Single quarters should be demolished: Nambili

28 Aug 2014 15:10pm
WINDHOEK, 28 AUG (NAMPA) - National Council (NC) member Ndapewoshali Nambili says single quarters all over Namibia should be demolished in order to establish new and better homes.
Speaking during the NC session on Thursday, Nambili said single quarters were built by colonisers to bring about division and control, adding that they are dirty and hygienically unfit for human habitation now.
“Furthermore, there is a lack of proper sanitation, which leads to the spread of infectious diseases such as cholera and other water and airborne diseases,” she noted.
Nambili said due to the lack of space in single quarters, there are no boundaries between the elderly and the young, which leads to no privacy and respect.
She emphasised that alcohol and drug abuse are also common daily activities of people living in such quarters and squatter camps.
“Young people in general are engaging in sexual activities at a tender age. They often engage in these activities because of situations in their homesteads.
They also tend to involve themselves in prostitution, leading to unwanted pregnancies, abortion and contracting diseases, including sexually-transmitted diseases,” she continued.
The National Council resumed its sessions on Wednesday to review the Public and Environmental Health; National Health; Pension Funds; and the Namibia Students’ Financial Assistance Fund Amendment Bills, which were passed in the National Assembly.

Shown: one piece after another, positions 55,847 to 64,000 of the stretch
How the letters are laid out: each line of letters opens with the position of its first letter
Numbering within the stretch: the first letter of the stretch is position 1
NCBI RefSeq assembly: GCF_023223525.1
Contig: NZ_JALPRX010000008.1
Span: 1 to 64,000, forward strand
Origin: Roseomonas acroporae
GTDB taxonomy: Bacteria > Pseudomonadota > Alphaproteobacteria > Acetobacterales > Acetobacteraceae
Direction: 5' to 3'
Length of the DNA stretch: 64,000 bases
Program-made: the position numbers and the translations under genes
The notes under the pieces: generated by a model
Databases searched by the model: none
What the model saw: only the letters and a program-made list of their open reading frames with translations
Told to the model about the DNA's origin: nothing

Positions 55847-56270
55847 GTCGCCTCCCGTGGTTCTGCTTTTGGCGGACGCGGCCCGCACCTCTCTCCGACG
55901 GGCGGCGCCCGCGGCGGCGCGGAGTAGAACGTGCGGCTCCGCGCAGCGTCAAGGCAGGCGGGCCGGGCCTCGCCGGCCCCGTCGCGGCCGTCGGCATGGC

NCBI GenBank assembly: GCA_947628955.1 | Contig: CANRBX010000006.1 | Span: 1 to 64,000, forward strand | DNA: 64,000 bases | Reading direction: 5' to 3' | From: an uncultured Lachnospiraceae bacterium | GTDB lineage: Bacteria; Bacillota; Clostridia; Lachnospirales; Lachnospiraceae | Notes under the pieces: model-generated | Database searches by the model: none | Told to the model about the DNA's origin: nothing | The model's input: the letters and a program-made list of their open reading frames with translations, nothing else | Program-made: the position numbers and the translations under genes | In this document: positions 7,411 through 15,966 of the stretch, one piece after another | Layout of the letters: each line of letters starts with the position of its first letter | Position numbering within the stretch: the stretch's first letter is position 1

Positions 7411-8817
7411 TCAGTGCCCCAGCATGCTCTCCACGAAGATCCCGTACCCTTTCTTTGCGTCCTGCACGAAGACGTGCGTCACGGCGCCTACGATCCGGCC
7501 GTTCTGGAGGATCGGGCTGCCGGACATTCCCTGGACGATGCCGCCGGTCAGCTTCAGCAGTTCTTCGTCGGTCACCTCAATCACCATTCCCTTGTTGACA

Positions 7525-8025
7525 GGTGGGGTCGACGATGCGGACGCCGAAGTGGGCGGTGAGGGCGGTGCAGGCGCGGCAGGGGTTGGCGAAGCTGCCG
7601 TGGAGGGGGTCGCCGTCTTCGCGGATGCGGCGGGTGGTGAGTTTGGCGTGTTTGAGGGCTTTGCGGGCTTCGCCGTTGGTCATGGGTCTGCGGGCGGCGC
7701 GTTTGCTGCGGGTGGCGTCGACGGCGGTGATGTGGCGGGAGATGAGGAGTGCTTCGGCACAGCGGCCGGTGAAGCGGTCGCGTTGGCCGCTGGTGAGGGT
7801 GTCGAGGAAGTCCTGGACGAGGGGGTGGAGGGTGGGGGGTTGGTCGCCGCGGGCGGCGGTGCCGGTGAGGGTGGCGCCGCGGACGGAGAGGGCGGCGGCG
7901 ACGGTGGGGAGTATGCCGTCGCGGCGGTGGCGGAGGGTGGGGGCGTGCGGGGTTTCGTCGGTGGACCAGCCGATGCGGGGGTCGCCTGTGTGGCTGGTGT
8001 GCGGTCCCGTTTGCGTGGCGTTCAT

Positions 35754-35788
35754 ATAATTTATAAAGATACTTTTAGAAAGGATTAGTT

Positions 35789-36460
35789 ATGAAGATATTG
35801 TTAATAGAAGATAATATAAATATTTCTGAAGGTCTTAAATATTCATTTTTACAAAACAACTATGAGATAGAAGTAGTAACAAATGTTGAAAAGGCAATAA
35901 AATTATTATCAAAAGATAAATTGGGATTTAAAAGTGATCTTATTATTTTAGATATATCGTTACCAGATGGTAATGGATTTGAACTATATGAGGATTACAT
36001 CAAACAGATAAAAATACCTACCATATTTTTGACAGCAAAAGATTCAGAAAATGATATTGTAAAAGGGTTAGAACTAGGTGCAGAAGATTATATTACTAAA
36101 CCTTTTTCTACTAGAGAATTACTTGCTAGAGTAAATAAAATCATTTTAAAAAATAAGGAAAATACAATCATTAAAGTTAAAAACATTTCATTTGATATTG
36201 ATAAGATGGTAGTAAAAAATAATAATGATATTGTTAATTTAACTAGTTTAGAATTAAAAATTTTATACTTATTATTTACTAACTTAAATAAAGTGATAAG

Single quarter accommodation is a legacy of the apartheid system. These are living premises comprising either a room or set of rooms with shared ablution blocks and kitchen facilities.
Such accommodation formed an integral part of the migrant labour system introduced into Namibia by the previous administration.
Only men were recruited from rural areas to work in factories and service industries in the towns on contract labour basis.
The legislation did not allow these workers to bring their families along. Employers and local authorities built long lines of rooms similar to barracks.
After independence, due to the freedom of mobility enshrined in the constitution, men invited their families to live with them. As a result, the single quarters became severely overcrowded, causing major social and health problems.
These overcrowded and unhealthy conditions have been experienced in all single quarters throughout the country.